MS Amlin Andretti are seen to have one of the most exciting driver line ups for the upcoming season three, with Robin Frijns and Antonio Felix da Costa at the wheel. The pair took some time out from their busy schedules to chat with Katy Fairman about their racing careers and the demands of Formula E.
[pullquote align=”right” cite=”” link=”” color=”” class=”” size=””]”We are just a single series and as the main event we have to keep people entertained.”
Antonio Felix da Costa[/pullquote]
With the FIA Formula E Championship being at the forefront of driver-fan engagement, it was inevitable ‘favourite drivers’ would be distinguished quickly – hence why FanBoost has become such a popular part of the race weekend.
FanBoost, a system that allows the public to give their favourite driver an extra boost of speed during the ePrix, has meant even more pressure has been placed on teams to encourage fans to vote for their team or a specific driver and not their rivals on the racetrack.
Many factors can influence a fans FanBoost vote, but the personality and likeability of the driver unarguably plays the largest part.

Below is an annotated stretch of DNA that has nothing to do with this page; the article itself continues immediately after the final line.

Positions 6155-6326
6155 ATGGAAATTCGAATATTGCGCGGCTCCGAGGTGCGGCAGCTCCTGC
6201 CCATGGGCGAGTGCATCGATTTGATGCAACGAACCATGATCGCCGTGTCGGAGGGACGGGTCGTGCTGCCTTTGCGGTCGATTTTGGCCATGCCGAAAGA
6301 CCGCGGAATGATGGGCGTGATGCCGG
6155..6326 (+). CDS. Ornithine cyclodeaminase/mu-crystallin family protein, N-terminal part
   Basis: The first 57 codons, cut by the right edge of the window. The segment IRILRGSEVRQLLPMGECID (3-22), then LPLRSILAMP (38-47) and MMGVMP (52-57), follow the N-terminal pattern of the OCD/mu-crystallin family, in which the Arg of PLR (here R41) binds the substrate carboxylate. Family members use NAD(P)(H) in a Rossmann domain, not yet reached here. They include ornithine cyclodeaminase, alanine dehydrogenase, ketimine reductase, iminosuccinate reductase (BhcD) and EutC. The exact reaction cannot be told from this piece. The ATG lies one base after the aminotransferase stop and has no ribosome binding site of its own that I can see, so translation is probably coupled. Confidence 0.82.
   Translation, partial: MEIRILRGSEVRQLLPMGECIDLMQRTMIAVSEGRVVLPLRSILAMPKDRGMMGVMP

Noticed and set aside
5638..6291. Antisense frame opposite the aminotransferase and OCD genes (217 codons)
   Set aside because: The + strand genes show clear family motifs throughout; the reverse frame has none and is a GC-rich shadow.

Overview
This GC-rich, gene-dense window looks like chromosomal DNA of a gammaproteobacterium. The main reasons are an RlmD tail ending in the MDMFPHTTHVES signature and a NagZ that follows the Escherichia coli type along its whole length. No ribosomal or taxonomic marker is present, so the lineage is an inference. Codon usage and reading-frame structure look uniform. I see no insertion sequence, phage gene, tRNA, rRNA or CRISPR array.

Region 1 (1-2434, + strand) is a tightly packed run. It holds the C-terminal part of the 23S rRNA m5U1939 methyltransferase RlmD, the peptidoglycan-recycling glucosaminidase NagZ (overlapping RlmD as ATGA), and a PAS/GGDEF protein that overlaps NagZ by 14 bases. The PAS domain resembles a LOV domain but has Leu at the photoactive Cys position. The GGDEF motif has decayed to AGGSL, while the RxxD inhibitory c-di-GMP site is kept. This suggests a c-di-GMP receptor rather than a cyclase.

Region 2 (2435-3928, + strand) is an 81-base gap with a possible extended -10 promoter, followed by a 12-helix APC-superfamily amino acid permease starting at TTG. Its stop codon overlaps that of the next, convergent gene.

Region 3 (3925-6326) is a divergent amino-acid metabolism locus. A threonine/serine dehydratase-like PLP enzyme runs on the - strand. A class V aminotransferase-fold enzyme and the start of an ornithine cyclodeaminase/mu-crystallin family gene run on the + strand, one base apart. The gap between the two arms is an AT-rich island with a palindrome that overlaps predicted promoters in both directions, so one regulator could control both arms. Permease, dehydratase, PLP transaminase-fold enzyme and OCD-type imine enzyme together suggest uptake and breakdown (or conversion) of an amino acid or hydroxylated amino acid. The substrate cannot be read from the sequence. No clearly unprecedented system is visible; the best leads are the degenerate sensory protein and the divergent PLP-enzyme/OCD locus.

Being two of the biggest personalities in the series, as well as in general motorsport, means that the MS Amlin Andretti duo of Frijns and da Costa are likely to be flooded by FanBoost votes during the third season of the all-electric championship.
Despite having a disappointing start to the 2016/17 season in pre-season testing back in late August and early September, the boys seemed in fantastic sprits and it was clear the connection between the two was certainly…well electric.
“I know your career highlight,” Frijns chuckled to António when we started talking about life before the Formula E Championship. The whole scenario seemed to mirror an episode of Mr and Mrs, the boys taking the interview into their own hands.
“The highlight of my racing career was winning World Series and yours was winning Macau,” Frijns proclaimed, with da Costa nodding in agreement. However for the next question it was António who dived in to answer for his team-mate.
“The highlight of Robin’s Formula E career has to be the podium in Punta,” da Costa interjected. “Yeah yeah, of course,” Robin replied, rolling his eyes. However when the tables turned Robin was unable to answer for his new team-mate. “You know mine! Well you weren’t there yet, it was when I won,” da Costa added before giving in and confirming it was Buenos Aires.
With the two drivers taking part in a variety of racing series over their time in motorsport, we asked how the all-electric championship varies from what they had experienced before.
“In Formula E there is more media,” Robin states. “On a Thursday there is more media and everything is in one day, everything is pushed. On Thursday and Friday you’re kind of busy, you are walking around a lot but then on Saturday you don’t have any time at all. So it is quite busy on that one day.”